1941 Studebaker Commander
Daddy Worked at Studebaker
by Norman Fikes
The following details of Studebaker may not be factual but they are the way I remember things. I was at the time somewhere between 12 to 15 years of age. Please look at my story through the eyes and understanding of a boy more interested in fun and games than how cars are made.
I lived in Mishawaka , Indiana with my dad and step-mother. Daddy worked at the Studebaker plant for over 22 years; I think. I was privileged to visit the factory several times and didn’t realize the value of it until later in my adult life.
I saw almost everything; looking down through a window watching several engines mounted on stands, running. Some at top speed some just normal; I was told one engine never stops and they never checked the oil, dad said they wanted to see how many hours it would go before blowing up!
I started at the beginning of the assembly line and walked along watching a frame become an automobile and driven off into the yard. Car bodies were coming down from a hole in the roof; two to four men working on one car at once depending where I was at on the line. Engines being hoisted into place; seems I remember passing Dad’s work station and he was putting lug nuts on and a wheel.
I would venture into an upper room and there were women sewing upholstery on seats. Then I saw the storm room where a car was and high pressure water pouring against it to see if it leaked anywhere. After a while I went to the foundry and saw a trough like thing with red hot liquid in it flowing down into an area below to molds for engine blocks. Out back were stacks and stacks of frames.
Dad would give me his badge and turn me free to go anywhere. When I passed his work station he would just say; “stay our of trouble son”. Once I went to the office to take a guided tour but after it started I found it very boring and kept slipping back to the end. When the tour guide took the others around a corner I disappeared on my own.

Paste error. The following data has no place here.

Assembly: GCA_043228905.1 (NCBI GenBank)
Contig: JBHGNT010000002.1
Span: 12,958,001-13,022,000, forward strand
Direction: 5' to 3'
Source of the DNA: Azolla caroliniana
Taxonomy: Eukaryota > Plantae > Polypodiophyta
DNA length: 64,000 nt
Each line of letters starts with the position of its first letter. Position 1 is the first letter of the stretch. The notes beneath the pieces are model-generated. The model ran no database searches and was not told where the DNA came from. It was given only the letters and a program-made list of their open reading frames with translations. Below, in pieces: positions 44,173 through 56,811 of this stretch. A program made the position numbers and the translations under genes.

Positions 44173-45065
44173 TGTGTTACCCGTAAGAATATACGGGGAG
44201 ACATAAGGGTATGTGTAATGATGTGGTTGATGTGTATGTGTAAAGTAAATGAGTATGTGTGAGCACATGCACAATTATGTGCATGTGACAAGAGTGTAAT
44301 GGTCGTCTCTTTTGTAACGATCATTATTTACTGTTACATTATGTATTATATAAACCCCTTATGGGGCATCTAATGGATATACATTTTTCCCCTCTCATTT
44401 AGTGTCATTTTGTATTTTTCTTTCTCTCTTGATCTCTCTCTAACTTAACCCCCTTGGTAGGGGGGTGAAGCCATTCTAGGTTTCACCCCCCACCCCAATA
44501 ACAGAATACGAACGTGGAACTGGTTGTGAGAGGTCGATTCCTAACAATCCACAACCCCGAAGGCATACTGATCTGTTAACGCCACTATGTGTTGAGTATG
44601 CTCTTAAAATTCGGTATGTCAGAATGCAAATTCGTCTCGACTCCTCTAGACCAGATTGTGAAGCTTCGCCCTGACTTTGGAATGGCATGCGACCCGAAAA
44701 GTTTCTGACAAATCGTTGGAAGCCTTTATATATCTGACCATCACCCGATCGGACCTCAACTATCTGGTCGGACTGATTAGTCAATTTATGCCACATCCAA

I would go with dad to get his check at times during lay-offs. We would go into a large room with windows with bars across them to pick up his check. Daddy told me how he got the job at Studebaker. He went in this same room, filled out an application and gave it to the man at one of the windows. The man told him they would call him if they needed anyone; but daddy told the man he would wait in one of the straight back chairs in that room. The man said that it would be about 30 days and dad told him it was alright he would be sitting right here whenever they needed him. He sat down and waited about 30 minutes, one of the line foremen came in and ask the clerk if he could get him a man fast because he had just fired a guy. The answer was; “See that guy sitting over there; get him out of my face. Daddy had a job at Studebaker.
I remember also about the merger between Studebaker and Packard. Dad took me with him to Notre Dame for the big celebration of the merger; comedian Bob Hope was there and a movie star name Terry Moore. Mostly I remember the venders of soft drinks and popcorn, etc.
When Studebaker shut down it nearly killed my dad. He told me the union had a big meeting with the company and offered to take a large pay cut. However he told me that company officials said that it was not the union; it was the government.
I have told the story to the best of my memory not intending to offend anyone or fabricate the truth. Maybe I have forgotten something; maybe my memory is blurred by time; after all that was about 60 years ago. I hope you have enjoyed it.
© 2011 nfikes